Only the fact that her book is a curiousity. A fascinating one, in spite of modern readers' aversion to its author. Anna Comnena was as unattractive (in terms of personality) and as unlovable as a princess has ever been. Only her mother ever understood her completely; but no one ever gave her the gift of total, unconditional love, with the possible exception of the most unlikely person: her brother John, whom she hated from the day of his birth. John, contrary to everything Anna ever said or wrote about him, was a kind, moral, tolerant human being who had inherited none of the cold craftiness of his father and resembled in no way his humourless, suspicious, superstitious son Manuel. John, following the example of Christ, was willing and ready to forgive even his worst enemies. The fact that he could find it in his heart to forgive even the harpy Anna is eloquent testimony to his benevolence.
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Old May 17th, 2017, 07:41 AM   #6
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Yeah sure she got bias but she is writing about her times and she had good access to people of influence and decision makers. We simply do not have that many sources. Nearly all sources have bias, but if you know and understand date bias it's normal workable, its not like you don't know where she is coming from.
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Old May 17th, 2017, 01:10 PM   #7
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So I've heard, and so I've never read her. Is there something in her work (for non-specialists in the Byzantine Empire) that makes it worth reading even given the "hagiography"?
Some parts are really epic, read a passage where Alexios fight after a loss battle, himself alone Normans Horses in Byzantium and medieval europe.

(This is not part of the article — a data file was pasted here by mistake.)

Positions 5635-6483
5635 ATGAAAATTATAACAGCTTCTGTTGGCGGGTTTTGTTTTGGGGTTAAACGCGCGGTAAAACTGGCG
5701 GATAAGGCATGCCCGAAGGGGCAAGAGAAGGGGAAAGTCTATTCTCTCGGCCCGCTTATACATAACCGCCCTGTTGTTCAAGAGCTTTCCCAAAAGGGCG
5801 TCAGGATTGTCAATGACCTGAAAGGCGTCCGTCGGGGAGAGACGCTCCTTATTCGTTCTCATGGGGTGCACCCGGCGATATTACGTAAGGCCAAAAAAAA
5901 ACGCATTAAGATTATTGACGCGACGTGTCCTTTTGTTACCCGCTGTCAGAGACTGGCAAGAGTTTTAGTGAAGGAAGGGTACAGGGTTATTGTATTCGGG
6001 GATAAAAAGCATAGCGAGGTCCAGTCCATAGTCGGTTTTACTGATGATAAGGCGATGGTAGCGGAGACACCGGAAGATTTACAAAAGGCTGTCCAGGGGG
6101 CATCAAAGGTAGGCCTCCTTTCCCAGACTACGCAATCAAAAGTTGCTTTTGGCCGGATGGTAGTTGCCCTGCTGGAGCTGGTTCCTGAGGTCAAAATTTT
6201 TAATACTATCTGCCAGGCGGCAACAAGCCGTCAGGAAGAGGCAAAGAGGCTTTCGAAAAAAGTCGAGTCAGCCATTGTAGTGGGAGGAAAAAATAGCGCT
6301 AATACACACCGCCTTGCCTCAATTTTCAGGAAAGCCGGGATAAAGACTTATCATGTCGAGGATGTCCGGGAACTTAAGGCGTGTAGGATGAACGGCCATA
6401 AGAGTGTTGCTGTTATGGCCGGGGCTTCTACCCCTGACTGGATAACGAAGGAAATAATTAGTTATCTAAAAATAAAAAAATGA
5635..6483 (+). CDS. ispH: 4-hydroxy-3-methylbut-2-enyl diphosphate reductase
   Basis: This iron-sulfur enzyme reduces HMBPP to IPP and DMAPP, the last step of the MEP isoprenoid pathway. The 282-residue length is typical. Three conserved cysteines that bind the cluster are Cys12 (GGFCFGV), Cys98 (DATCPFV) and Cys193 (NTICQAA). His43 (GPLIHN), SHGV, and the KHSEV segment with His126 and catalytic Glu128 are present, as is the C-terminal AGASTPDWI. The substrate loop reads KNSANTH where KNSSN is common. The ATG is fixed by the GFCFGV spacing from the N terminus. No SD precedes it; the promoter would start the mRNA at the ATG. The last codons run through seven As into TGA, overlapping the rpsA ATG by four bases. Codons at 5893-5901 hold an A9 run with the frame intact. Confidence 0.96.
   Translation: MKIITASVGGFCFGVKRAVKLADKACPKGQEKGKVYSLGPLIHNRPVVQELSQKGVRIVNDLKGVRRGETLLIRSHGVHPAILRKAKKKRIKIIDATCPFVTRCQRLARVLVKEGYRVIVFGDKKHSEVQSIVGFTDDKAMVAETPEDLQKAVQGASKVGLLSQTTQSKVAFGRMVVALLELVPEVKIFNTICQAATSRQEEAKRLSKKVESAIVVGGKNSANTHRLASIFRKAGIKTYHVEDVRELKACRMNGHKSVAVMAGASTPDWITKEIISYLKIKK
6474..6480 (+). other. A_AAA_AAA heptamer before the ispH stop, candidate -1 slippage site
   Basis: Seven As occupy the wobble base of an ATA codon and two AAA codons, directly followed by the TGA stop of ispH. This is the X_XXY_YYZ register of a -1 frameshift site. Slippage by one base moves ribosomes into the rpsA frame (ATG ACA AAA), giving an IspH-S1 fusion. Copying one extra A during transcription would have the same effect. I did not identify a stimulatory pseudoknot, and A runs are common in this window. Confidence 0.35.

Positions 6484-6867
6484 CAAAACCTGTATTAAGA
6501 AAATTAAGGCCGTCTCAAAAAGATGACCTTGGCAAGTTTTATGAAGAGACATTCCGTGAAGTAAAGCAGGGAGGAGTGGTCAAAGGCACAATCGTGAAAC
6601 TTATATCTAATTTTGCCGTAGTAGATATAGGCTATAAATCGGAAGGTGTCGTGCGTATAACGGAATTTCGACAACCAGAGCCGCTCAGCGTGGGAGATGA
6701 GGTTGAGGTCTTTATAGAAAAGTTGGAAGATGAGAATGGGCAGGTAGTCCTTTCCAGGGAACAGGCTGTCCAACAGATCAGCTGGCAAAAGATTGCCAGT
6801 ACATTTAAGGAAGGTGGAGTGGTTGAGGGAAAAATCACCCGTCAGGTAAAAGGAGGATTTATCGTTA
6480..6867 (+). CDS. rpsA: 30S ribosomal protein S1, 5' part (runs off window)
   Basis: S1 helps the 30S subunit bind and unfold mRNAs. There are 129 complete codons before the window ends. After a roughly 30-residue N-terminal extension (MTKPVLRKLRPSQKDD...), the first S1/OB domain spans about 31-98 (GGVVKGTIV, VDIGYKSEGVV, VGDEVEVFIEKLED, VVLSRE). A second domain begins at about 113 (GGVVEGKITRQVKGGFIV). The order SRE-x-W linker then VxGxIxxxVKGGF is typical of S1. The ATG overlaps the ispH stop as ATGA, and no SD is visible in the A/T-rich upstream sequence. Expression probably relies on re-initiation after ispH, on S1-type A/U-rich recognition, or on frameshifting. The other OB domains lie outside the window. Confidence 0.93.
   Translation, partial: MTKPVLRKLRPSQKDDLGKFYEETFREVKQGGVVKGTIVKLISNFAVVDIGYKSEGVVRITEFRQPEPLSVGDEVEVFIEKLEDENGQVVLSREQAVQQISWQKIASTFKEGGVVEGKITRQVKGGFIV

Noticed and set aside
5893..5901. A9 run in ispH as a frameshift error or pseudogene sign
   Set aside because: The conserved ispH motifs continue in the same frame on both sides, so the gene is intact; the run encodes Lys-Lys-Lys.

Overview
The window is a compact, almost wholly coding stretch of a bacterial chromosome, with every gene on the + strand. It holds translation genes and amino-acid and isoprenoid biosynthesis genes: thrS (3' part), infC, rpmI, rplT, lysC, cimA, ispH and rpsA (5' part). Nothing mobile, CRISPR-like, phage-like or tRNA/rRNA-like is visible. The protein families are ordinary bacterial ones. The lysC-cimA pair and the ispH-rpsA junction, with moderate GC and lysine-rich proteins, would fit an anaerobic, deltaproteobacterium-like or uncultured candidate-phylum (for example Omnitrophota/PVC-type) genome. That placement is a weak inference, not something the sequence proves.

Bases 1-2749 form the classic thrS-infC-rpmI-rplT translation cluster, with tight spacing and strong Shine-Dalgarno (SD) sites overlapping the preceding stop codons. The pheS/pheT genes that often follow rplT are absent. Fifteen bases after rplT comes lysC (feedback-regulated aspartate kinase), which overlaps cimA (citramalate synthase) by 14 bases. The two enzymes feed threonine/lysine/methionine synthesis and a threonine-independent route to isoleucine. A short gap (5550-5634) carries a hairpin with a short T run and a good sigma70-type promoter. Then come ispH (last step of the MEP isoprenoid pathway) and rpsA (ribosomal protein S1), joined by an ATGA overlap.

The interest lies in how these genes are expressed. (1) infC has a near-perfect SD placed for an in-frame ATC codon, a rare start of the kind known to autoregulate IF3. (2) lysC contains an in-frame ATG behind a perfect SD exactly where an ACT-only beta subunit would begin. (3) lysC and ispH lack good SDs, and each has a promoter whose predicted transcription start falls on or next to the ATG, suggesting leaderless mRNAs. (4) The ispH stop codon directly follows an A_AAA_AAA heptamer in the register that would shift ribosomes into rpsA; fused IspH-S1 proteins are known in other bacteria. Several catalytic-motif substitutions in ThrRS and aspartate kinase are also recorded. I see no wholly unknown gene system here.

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Old May 17th, 2017, 03:10 PM   #8

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Every source is biased. God just even try Jordanes...

But yeah, Anna is actually still a great source and a remarkable woman of her time. Honestly she'd make for a good TV series.
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Old May 17th, 2017, 03:29 PM   #9

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All sources are biased. Part of being a historian is to discover what those biases are and to allow for them when studying the subject. A decent history course will teach source analysis, which involves detailed research on the writer to learn where he/she was brought up, whether he/she was an eyewitness to the events, type of education, degree of expertise on the subject matter, access to official records, who is paying for the work, who the target audience was, etc etc.

Last edited by Dan Howard; May 17th, 2017 at 03:36 PM.
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Old May 18th, 2017, 04:29 AM   #10
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Anna was more than just biased. She was also malicious. And malicious people malign others. So we must read her accounts of her brother as calumny, not history.

Anna had mixed feelings for her father Alexios...It was he, after all, who eventually decided to exclude his over-ambitious daughter from all imperial aspirations...Yet in order to glorify herself...a burning, obsessive desire... Anna felt that she would first have to glorify Alexios. If she could not rule Byzantium in her own right, she would at least go down in history as "most worthy daughter of the greatest Emperor who ever was".

Twisted reasoning? Yes, because no one who knew Anna would have described her as "most worthy". But Anna Comnena had a twisted mind. And it is this which makes her such an intriguing personage. Well worth reading, if only for Freudian analysis...